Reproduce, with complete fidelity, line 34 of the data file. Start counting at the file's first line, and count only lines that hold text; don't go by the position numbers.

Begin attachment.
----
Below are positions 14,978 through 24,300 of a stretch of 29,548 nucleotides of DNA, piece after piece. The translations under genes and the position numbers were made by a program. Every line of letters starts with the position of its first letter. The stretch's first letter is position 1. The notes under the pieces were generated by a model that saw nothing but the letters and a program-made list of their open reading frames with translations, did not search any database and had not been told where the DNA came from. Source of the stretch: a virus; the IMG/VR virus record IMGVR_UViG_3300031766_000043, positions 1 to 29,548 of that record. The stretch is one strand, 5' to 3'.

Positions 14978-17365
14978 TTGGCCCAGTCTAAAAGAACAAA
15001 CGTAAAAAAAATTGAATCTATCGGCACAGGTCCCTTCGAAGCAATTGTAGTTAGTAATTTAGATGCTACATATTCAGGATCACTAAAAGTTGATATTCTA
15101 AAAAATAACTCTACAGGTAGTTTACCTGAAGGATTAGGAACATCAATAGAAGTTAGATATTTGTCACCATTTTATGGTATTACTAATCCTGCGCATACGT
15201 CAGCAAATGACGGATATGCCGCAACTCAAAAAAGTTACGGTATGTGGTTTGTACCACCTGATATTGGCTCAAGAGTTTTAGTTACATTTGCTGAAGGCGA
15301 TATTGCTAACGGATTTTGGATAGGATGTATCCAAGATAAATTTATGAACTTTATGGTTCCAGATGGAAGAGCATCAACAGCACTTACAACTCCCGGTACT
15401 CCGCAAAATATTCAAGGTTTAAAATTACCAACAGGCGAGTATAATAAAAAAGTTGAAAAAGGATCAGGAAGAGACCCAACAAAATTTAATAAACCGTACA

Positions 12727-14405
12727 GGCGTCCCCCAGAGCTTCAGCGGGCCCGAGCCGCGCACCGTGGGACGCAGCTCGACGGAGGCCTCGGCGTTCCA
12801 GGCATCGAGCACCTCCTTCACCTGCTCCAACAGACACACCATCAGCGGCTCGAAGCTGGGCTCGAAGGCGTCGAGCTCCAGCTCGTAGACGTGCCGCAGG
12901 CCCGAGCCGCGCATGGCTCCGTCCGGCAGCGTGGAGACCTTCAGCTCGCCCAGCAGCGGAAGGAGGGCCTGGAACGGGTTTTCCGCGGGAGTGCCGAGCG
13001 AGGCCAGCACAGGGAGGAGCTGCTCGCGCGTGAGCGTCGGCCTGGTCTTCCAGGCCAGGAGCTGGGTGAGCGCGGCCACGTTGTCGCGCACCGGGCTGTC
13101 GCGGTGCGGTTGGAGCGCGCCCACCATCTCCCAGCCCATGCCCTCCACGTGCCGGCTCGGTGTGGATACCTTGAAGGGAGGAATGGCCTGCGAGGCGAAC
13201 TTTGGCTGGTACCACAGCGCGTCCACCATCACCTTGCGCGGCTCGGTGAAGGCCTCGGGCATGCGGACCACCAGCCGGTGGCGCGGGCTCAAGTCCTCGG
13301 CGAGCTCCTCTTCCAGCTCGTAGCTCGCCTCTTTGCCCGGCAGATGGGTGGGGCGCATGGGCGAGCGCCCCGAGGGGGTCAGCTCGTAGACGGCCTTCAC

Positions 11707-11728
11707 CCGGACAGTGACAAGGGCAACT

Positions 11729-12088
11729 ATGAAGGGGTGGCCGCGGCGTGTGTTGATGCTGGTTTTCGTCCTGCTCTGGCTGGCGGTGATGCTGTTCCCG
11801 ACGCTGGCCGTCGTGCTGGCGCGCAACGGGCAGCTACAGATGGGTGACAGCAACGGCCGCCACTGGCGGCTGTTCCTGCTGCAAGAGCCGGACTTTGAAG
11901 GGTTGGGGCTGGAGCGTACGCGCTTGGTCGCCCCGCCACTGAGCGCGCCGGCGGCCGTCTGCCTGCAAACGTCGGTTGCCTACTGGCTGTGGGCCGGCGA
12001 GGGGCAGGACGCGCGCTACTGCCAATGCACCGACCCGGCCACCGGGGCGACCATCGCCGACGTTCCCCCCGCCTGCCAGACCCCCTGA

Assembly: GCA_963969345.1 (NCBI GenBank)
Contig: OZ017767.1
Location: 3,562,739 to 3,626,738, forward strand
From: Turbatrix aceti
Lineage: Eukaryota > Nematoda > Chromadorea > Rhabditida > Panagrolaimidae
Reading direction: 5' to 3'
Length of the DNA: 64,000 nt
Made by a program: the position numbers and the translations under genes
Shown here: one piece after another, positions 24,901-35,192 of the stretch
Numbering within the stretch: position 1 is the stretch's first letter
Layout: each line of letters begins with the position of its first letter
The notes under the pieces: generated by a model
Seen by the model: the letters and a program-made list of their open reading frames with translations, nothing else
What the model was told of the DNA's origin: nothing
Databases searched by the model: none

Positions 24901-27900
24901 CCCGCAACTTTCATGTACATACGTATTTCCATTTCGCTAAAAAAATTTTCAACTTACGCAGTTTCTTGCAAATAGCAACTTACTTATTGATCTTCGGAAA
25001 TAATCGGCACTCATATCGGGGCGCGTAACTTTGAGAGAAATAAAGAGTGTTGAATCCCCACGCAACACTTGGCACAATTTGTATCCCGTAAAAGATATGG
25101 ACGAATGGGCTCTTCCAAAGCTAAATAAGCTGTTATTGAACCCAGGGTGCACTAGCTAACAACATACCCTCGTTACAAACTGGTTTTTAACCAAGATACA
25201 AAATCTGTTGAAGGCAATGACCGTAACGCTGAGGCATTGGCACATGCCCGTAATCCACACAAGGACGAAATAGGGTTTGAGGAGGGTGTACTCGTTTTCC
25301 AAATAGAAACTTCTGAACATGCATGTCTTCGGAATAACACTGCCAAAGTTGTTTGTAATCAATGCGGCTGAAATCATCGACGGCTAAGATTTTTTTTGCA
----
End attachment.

Layout: each line of letters begins with the position of its first letter